This is a great solution! – Joe Conlin Apr 3 '15 at 19:32
    
Quick, dirty, easy; this gets the job done. – Mari M Oct 20 '15 at 20:26
    
@MariM yes ! agree – Deepak Yadav Oct 21 '15 at 6:50

Try using white-space: pre-line;. It creates a line-break wherever a line-break appears in the code, but ignores the extra whitespace (tabs and spaces etc.).

First, write your words on separate lines in your code:

<div>Short
Word</div>

Then apply the style to the element containing the words.

div { white-space: pre-line; }

Be careful though, every line break in the code inside the element will create a line break. So writing the following will result in an extra line break before the first word and after the last word:

<div>
    Short
    Word
</div>

There's a great article on CSS Tricks explaining the other white-space attributes.

share|improve this answer
    
You should explain how white-space can be used to answer the question. Sorry, but I don't see how. – jlgrall Jan 20 '13 at 22:14
2  
Well the article on CSS Tricks explains it fully, so I thought a link would be enough, rather than trying to regurgitate the answer here. – Salmonface Jan 24 '13 at 10:42
    
Ok, so you suggest to put real line breaks in the source, and to use the CSS "white-space: pre;" to display those line breaks like a <pre> tag would do ? That could work, and a line break should look more natural to translators than a <br />. I will try to edit your answer to add it :) – jlgrall Jan 24 '13 at 20:03
    
Exactly. Well actually, white-space: pre-line; would probably be more appropriate, since it ignores extra whitespace in your code. I'll update the answer. – Salmonface Feb 1 '13 at 13:20
    
Good, maybe just add white-space: pre; for IE 7. – jlgrall Feb 6 '13 at 21:46

An alternative solution is described on Separate sentence to one word per line, by applying display:table-caption; to the element

share|improve this answer
    
This actually only groups words based on the width of the longest word. – James South Mar 1 at 1:08
    
Although this can group words on a line it works really well in a lot of situations and doesn't feel as hacky as the massive word spacing option. – Dale Apr 8 at 9:00

You can't target each word in CSS. However, with a bit of jQuery you probably could.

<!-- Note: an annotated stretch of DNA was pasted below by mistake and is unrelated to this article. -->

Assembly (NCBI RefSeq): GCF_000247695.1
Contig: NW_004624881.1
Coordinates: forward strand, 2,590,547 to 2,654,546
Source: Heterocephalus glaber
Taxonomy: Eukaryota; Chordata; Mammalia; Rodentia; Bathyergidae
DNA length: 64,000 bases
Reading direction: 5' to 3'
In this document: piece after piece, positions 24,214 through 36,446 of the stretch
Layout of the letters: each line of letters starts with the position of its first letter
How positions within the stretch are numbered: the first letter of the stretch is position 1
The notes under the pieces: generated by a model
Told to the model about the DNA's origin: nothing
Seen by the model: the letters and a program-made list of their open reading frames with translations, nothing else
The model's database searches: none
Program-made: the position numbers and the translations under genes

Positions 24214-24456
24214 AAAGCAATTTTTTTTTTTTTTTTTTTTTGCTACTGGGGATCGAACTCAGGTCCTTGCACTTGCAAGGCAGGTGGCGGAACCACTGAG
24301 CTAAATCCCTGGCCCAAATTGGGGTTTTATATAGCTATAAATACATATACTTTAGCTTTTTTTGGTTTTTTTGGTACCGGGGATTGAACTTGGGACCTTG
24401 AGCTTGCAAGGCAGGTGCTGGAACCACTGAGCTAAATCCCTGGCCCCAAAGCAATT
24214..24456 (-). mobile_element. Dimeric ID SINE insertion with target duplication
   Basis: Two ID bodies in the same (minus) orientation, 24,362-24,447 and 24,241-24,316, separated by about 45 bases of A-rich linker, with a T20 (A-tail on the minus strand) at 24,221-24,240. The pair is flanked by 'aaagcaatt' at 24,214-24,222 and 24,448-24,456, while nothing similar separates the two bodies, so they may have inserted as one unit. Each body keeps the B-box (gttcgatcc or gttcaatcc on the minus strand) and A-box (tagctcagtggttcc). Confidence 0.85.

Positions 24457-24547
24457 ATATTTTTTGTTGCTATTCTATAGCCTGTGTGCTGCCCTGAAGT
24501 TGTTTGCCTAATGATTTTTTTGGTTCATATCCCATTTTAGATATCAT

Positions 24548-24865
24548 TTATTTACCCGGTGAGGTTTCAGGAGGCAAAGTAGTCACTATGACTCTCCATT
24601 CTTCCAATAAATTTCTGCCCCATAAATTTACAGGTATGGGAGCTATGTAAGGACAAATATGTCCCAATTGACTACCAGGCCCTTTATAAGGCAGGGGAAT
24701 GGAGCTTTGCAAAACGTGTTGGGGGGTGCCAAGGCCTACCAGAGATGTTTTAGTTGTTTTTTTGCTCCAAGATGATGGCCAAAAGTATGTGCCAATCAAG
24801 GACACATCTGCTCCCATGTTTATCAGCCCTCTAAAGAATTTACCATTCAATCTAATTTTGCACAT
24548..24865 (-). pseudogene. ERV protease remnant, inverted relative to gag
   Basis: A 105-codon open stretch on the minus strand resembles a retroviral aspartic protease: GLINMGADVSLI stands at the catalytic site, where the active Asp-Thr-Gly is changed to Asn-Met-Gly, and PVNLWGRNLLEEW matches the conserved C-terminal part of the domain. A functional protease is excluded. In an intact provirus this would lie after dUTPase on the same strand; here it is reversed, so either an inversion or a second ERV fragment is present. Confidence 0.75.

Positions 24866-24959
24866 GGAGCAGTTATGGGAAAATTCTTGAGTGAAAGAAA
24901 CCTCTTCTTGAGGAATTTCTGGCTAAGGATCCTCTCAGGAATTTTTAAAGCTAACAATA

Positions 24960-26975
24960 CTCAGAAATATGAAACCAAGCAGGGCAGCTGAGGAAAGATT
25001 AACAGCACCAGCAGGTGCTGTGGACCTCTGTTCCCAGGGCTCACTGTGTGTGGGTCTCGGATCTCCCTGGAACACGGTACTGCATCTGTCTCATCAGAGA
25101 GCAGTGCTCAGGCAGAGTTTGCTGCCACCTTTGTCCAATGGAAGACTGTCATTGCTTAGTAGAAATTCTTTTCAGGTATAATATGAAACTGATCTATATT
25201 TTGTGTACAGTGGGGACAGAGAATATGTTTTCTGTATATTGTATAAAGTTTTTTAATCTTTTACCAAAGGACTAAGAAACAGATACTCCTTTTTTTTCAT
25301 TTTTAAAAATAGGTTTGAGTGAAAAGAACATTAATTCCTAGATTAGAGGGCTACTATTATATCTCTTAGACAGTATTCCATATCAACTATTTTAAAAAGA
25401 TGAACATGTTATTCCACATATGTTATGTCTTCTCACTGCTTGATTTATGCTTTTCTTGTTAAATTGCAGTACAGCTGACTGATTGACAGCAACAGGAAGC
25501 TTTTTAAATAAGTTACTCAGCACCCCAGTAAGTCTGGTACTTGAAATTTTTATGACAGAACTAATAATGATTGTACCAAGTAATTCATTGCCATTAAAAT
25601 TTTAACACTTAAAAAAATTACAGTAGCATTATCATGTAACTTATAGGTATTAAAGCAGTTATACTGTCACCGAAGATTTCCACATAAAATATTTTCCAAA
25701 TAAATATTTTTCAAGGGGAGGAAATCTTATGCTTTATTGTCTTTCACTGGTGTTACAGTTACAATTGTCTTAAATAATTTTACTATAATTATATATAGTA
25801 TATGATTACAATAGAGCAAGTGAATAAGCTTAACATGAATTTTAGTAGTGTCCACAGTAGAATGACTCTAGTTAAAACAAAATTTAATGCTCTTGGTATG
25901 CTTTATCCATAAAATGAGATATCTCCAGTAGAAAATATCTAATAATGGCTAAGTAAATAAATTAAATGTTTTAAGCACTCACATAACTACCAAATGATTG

With jQuery you can wrap each word in a <span> and then CSS set span to display:block which would put it on its own line.

In theory of course :P

share|improve this answer
    
Yep, I was afraid of that. Could do it in PHP too but it seems like an ugly solution. I was thinking there might be some :first-child trick or something out there... – Ben Nov 18 '10 at 8:47
    
@Steve: no, CSS selectors currently only allow you to select HTML elements, not text nodes. I had a look at the CSS 3 Text module, but there doesn’t seem to be anything there that forces a break after each word in an element. Mark’s solution is your best bet. – Paul D. Waite Nov 18 '10 at 8:51
    
@Paul, @Mark - If one of you guys wants the rep, you could make that an answer and I'll accept it. I'm going to mark this as unanswerable (for now) per meta.stackoverflow.com/questions/48013/…. – Ben Nov 18 '10 at 8:55
    
I think Mark already has made it an answer, all the rep is his as far as I’m concerned. – Paul D. Waite Nov 18 '10 at 9:02
3  
sees the word "jQuery"... immediately stops reading – Craig Wayne Apr 16 '14 at 20:46

protected by Josh Crozier Dec 22 '15 at 14:20

Thank you for your interest in this question. Because it has attracted low-quality or spam answers that had to be removed, posting an answer now requires 10 reputation on this site (the association bonus does not count).

Would you like to answer one of these unanswered questions instead?

Not the answer you're looking for? Browse other questions tagged or ask your own question.